Pay for the car and get it back, or pay the deficiency after it has been sold.
Yes, you can. Alot of times they will work with you. They don't want your car, just your money!:)
Only if you intend to get it back.
Bring all the payments up to date.
No, and it is not likely any would if what you are saying is that your vehicle has been repossessed twice.
Probably not. You'd have to ask an attorney.
To get your repossessed car back you may need proof of residency, insurance, and, other personal information to retrieve your repossessed vehicle back to you.
A disabled person's vehicle can be repossessed just as any other person's vehicle can be repossessed. You must make all payments on your vehicle if you want to keep it.
Once a car has been repossessed, you as the owner of the vehicle have the obligation to repay any amount still owed on the loan. Once a car is repossessed, it is often sold in a repossessed cars auction by the finance company. The amount which the car was sold for will be deducted from the total loan amount and then the difference will be owed by yourself. So yes you would have to pay the whole vehicle off if it was repossessed.
"YOU" dont, the debtor does. call the lender.
only the last one counts
Actually you can get your vehicle back if you file bankruptcy within 10 days of your vehicle being repossessed. Your attorney can file an emergency injunction if needed.
The debt is not cancelled simply because the vehicle was repossessed. The borrower is still responsible for the existing amount of the loan (if any) after the vehicle has been sold at public auction.
You are allowed to set up a time with the tow company that retrieved your vehicle to get any personal items of yours out of it, that does not include installed stereos or custom wheels. As for the notice, you will need to speak with your finance company, they will usually offer to give you back the vehicle if you can pay what is delinquent.
There is no way that you will be able to get that care back. Once a vehicle has been repossessed the company holding the car is in the process of auctioning that vehicle. You will have a balance once this vehicle has been auctioned out. You should receive a statement in the mail withing 60-120 days stating what you owe. Sometimes if you are lucky you will end up owing anywhere from 50-75% of the sales price of that vehicle. If you are not that lucky, and you are left with a full balance that you owe, your best bet is to negotiate with the lender or collection agency that has that account.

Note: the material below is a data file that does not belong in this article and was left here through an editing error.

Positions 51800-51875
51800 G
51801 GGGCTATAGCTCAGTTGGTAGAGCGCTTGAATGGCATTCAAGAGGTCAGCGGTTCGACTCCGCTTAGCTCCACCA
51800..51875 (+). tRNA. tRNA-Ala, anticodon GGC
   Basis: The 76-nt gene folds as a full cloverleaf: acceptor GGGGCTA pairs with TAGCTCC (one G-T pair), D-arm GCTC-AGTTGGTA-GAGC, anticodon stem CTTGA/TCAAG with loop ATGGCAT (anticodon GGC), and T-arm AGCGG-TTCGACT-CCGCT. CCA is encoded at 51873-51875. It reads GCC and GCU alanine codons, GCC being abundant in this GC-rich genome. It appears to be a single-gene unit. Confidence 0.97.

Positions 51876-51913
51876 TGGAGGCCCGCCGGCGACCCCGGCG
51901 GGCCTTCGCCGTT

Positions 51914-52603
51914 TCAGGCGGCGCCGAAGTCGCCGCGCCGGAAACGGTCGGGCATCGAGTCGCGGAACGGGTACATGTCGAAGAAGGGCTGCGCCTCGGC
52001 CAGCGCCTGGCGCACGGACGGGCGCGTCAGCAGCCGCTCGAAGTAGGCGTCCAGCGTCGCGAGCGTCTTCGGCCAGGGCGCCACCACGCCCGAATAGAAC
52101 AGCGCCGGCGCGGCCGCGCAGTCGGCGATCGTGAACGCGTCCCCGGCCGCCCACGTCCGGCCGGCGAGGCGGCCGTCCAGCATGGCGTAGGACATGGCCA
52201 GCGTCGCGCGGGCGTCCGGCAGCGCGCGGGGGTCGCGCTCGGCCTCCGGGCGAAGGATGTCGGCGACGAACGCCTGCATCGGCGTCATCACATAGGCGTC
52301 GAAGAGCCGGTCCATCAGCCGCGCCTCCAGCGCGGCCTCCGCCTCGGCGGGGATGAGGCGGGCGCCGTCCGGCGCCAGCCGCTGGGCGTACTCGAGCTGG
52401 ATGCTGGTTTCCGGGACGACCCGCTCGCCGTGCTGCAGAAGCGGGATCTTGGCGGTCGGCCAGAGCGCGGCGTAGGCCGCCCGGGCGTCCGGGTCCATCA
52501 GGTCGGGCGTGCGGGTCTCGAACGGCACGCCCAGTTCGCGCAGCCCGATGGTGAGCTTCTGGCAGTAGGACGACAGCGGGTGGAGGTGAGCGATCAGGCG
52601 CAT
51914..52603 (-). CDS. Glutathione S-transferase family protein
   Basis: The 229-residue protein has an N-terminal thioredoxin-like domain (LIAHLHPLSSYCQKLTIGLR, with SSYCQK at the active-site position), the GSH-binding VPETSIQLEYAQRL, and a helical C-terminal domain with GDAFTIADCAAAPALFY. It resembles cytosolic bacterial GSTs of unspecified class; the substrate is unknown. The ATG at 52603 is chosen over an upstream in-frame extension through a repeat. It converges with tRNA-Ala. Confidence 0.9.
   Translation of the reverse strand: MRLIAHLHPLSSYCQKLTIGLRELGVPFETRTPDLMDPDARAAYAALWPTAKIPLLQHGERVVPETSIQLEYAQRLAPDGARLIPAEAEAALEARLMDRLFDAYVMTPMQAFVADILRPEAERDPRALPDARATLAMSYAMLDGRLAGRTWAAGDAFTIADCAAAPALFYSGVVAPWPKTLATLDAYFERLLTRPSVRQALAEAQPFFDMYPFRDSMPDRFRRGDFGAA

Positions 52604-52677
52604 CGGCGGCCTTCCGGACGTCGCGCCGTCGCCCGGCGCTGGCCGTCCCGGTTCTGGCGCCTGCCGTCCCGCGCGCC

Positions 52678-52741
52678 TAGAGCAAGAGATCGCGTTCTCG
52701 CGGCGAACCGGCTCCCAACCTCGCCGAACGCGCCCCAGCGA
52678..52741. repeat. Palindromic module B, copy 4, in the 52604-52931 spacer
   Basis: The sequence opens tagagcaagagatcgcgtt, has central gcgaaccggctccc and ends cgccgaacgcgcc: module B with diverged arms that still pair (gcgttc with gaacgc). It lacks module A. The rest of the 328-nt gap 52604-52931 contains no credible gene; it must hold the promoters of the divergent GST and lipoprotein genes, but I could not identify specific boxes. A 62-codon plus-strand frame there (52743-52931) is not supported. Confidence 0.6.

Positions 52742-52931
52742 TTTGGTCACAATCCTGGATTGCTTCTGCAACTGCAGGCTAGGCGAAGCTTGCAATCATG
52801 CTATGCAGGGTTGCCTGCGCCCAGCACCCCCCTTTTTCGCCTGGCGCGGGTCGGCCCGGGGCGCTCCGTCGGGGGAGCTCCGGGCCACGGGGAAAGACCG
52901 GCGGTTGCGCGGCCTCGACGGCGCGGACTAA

If you have not paid your loan, your vehicle is repossessed. If your vehicle is parked illegally, such as in front of a driveway or in a no parking zone, it is impounded. In both cases, a police report should have been turned in to the local police department. With an impounded vehicle you generally have a parking ticket, a towing fee, and a storage fee. All three must be paid before you get your vehicle back. Next time walk an extra block.
It depends on you locatily, but in general, yes, if you are behind on your payment, your vehicle can be repossessed.
That is not possible to recover money that has been invested into a car that has been repossessed. Usually there is a 10 day grace period to recover personal possessions from within the vehicle. If you want to recover money invested into the auto, try to get the vehicle back from the bank. Good luck!
If a vehicle has been legally repossessed, then the bank has absolutely no obligation to give it back to you. Ever. But many banks will work with you in rder to get the loan repaid, but from a legal standpoint the bank has ownership at that point.
If your car has been repossessed by the bank for missing payments, the quickest and most efficient way to retrieve your vehicle is to contact the bank and make your back payments. When contacting the bank about back payments see if there is a new payment plan system that you can set up with them that is more beneficial to you, to avoid having the car repossessed again.
The owner of a vehicle that has been repossessed, cannot afford to make their payments, so it makes sense that they cannot afford to perform the required scheduled maintenance on the vehicle. This is not always the case but IMO, I would never buy a repossessed vehicle, unless it had extremely low mileage of say less than 20,000 miles.
You rights are to GET IT BACK, PP is not subject to the security interest on the car.
Bank or loan company who repossessed it.
call the bank, they are the only ones that can release the vehicle to you, good luck :)